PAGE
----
I toured Goa from December 23-29 2003. You'll see a lot of pictures of historical sites, maybe too many.
Somewhat ironically, people identifiy Goa either with Portugal, which no longer owns it, or with beach parties, which, at best forms a fringe element of its history and culture.
Like anywhere in India, Goa dates back to distant antiquity. A variety of different dynasties ruled it. However, unlike states even of central India, the mountains of the Western Ghats historically isolated Goa from much interference by Moghuls, Mongols, and other Moslem invaders from the North. One can think of this as tropical India. The southern Hindu kindoms of the Satvanahas, Chalukyas, and, more systematically, the Kadambas ruled an area more isolated than most from dynastic quarrels. In 1312, the Moslems invaded after the dissolution of the Vijanyanager Empire which briefly united most of Hindu India but held Goa through subsidiary rulers.
The Portuguese, in search of control over the spice trade, invaded the area in 1510. Goa offered a good place above half-way between their African and Islamic possessions and the spice islands in Indonesia. Among the more prominent of the Portuguese, Vasca Da Gama ruled as the third governor. St. Francis Xavier (see below) had the seeming misfortune to die in Goa, probably one of many unused to the Asian tropical climate, only to have his body become positively famous.
The long Portuguese rule brought with it Catholicization. In fact, church construction fairly obviously absorbed that part of the surplus made in the spice trade not sent home to Lisbon. Prominent local families converted as did the children of illicit marriages to the Portuguese conquistadores. Later periods brought the Inquisition to Goa. The extent of the Portuguese influence seldom penetrated very far inland, and most Indians beyond the coastal towns and beneath the upper Europeanized classes, remained Indian in culture and religion. Through the long rot of the Portuguese empire, Goa remained essentially a trading port with a bit of Latin flavor.
The independence of India found the Portuguese, as elsewhere in their remaining colonies, unwilling to leave. They lingered for almost 16 years, despite a Gandin style non-violent resistance campaign. Finally, in 1961, Nehru sent in Indian troops, and Goa became the Indian province of Goa.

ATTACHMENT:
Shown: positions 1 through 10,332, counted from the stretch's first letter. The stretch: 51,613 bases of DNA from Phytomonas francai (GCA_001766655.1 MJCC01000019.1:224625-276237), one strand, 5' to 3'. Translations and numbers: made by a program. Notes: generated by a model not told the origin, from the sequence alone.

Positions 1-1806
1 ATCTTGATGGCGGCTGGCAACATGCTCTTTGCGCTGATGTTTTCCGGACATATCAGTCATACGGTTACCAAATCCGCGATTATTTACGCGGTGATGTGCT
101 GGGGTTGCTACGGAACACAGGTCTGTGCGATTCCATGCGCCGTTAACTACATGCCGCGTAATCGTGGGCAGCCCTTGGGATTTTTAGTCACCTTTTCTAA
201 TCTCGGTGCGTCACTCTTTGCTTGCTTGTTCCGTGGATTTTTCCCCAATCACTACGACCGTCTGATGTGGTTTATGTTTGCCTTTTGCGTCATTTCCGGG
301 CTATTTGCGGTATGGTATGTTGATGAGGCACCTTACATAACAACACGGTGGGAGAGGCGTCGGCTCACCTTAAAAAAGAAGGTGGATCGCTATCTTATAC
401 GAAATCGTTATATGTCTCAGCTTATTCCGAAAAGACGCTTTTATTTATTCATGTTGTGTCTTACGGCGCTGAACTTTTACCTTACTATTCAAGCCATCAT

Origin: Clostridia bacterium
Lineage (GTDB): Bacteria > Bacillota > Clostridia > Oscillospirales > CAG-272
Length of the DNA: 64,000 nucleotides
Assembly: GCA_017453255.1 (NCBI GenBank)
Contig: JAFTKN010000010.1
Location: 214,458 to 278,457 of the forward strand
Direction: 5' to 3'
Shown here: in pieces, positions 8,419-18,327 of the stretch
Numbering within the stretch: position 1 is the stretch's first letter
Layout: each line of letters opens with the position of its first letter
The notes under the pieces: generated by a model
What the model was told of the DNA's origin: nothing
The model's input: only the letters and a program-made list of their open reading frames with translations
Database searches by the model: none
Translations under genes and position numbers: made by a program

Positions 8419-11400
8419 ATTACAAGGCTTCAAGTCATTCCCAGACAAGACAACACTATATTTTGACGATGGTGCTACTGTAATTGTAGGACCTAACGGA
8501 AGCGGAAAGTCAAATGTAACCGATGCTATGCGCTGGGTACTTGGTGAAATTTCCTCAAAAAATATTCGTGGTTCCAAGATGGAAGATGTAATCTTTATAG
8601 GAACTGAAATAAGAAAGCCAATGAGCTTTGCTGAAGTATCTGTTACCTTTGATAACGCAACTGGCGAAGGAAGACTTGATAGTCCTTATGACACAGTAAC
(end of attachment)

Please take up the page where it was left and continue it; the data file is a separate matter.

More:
More recently, Goa obtained fame as a sun and fun spot. It contains the best beaches in India and, due to long Portuguese rule, a tolerance for alcohol. A hippy could certainly drop out worse places than here, and it seems some visitors, like the Portuguese, intend to remain until the Indian army ousts them. To these tourists, this is India without the beggars, holy men, and the cow manure (well, mostly the latter) but with the cricket and the tea.
I visited Goa during the Christmas holidays of 2003. This may account for the large crowds in some of the scenes below.
Briefly, after a long reign of Hindu princes, the Moslems ruled in Goa at intervals between 1310 and 1520. Here an archway for the sultan Adil Shah's Palace.
In 1510, the Portuguese arrived. Here, in Old City Goa is their own arch of triumph.
More imposing is the nearby Se Cathedral constructed (slowly) between 1557-1619 for the Dominicans.
Another view. This is considered the largest Cathedral in Asia, i.e. still larger than Manila's.
This is the Church of St. Catejans. The Theatines were supposed to, but never allowed, to go to Golocanda. Talk about "preaching to the converted."
This is the Basilica of Bom Jesus, again a short walk from all of the above churches and cathedrals. It contains the incorruptible body of St. Francis Xavier d, 1552.
I think you can see my body is certainly not incorruptible. Unlike he, I think I will have more influence walking around than having my relics paraded around.
This is the Church and convent of St. Monica's, built in 1627. Here we finally leave the Goa's Central Square.
When the Portuguese de-emphasized religion they allowed structures like St. Augustines (1602) to decay and...collapse.
One can imagine Old Goa as a series of hill-mounted churches guarded by forts, or vice-versa.
Fort Aguada (circa 1612), named for its water storage tank, guards the entrance to the river and Old Goa.
A high death toll due to tropical diseases led to a relocation to "New Goa" (Panjim) in the 19th century. Note the Portuguese little balconies in the old section.
The Secretariat dates from the 16th century, and the government still uses it.
Statue of Abbe Faria, famous hypnotist from the early 18th Century.
The Cabo Da Vaca temple, Hindu, testifies to the continuing presence of Hindus even in the Colonial capital city. Holy Cow!
The size of this little Friday Masjid (Mosque) testifies to the size of this segment of the population.
The Portuguese destroyed Shri Manguesh, one of five main Hindu temples. Its heavy traffic now testifies to the fact 70% of the population is now Hindu (or admits to its Hinduism).
A statue of Ghandi. Still, Portugal retained Goa long after the British left, only finally departing in 1962 after Nehru sent troops to aid its Sataghyas and to free political prisoners.
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